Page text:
A state official has contradicted an Anne Arundel County employee's statement that she was acting as a private citizen when she requested the travel expenses of state lawmakers who represent the county, rekindling allegations that the action was taken for political purposes.
Rick L. Harrison, manager for fiscal operations at the Department of Legislative Services, said this week that Brenda Reiber orally requested the 2007 expenses for 20 lawmakers on behalf of her boss, Erik Robey, a high-ranking official in the Leopold administration.
Reiber said she sought the travel expenses, which are public record, during her lunch hour on Feb. 15, out of frustration with the $1.3 billion in tax increases passed in November by the General Assembly - and her interest in how much public money local delegates and senators spent last year on food, mileage and lodging.
Reiber withdrew her request Feb. 20, hours after lawmakers learned of her actions in an e-mail from Legislative Services that informed them of the records request.
Several Democrats last week called on County Executive John R. Leopold to fire those involved in the records request. A few took a less aggressive tack this week, although a few remain skeptical of Leopold's and Robey's assertions that they weren't involved, particularly in light of Harrison's rebuttal.
"I didn't buy that at all," said Del. Theodore J. Sophocleus, a Linthicum Democrat.
No lawmakers have filed a formal complaint with the attorney's general's office, as some had threatened to do.
Employees who are "off the clock" have the right to engage in activities that are protected under the First Amendment, said Raquel Guillory, a spokeswoman for the attorney general's office. That would include government workers who during their lunch time make requests for lawmakers' travel expenses, as Reiber did, she said.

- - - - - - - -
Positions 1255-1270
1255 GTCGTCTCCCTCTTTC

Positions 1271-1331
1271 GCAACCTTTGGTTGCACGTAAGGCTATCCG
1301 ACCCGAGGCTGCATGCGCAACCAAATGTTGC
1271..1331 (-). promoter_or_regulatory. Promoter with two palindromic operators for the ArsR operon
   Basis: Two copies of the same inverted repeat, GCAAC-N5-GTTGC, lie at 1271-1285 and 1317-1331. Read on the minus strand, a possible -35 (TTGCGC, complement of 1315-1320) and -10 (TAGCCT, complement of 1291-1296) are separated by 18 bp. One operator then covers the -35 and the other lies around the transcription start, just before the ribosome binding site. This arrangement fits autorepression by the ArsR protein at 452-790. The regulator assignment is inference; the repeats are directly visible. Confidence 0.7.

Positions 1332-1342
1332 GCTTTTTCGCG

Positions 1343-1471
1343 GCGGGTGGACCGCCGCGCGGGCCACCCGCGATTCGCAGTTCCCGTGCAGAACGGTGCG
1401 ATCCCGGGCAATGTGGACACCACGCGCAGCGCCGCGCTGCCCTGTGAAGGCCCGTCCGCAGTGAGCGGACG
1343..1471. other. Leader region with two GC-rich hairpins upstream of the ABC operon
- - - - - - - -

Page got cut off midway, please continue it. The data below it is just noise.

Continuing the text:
But at least one lawmaker, Del. Barbara A. Frush, a Beltsville Democrat who represents portions of western Anne Arundel, said: "Maybe that is something we need to look into."
Lawmakers defended the right of the public to obtain their travel expenses, but several have called into question Reiber's motives, given that 15 delegates and five senators are taking up Leopold's legislative package. Some of Leopold's initiatives have been opposed by the County Council and have not gained traction among state lawmakers, even though he served alongside many of them during his 20 years in the House of Delegates.
"Never in my 33 years has an official from the county administration or the state administration ask for that kind of information," said Del. Virginia P. Clagett, a Democrat from West River.
A Glen Burnie Republican, Del. Donald H. Dwyer Jr., said: "The last thing we need is this kind of controversy," he said.
Following the outcry from legislators last week, Leopold took "appropriate action" against Reiber, who still holds her job.
When Reiber requested the travel expenses on Feb. 15, Harrison said he asked if the documents were being asked for on behalf of herself or for someone else - a standard question asked for all records requests.
Harrison said Reiber's response was: "Erik Robey."
"I took that to mean that she was requesting the information on behalf of Erik Robey," he said.
Harrison said he takes notes of his conversations because those who make in-person requests do not fill out forms.
Reiber, who previously served as Leopold's legislative aide in the House before joining his administration in late 2006, said she mentioned to Harrison in conversation that she was a county employee and worked for Robey, the assistant chief administrative officer. But she reaffirmed that she wanted the documents only for herself.
Reiber yesterday chalked up the differences of what was said to "communication issues."
Later on Feb. 15, Harrison said Reiber called to say that she would be leaving the office and if the information was available to call a phone number for Mark Chang, another constituent services specialist.
Chang told a reporter that "she did not let me know that anyone would be calling me."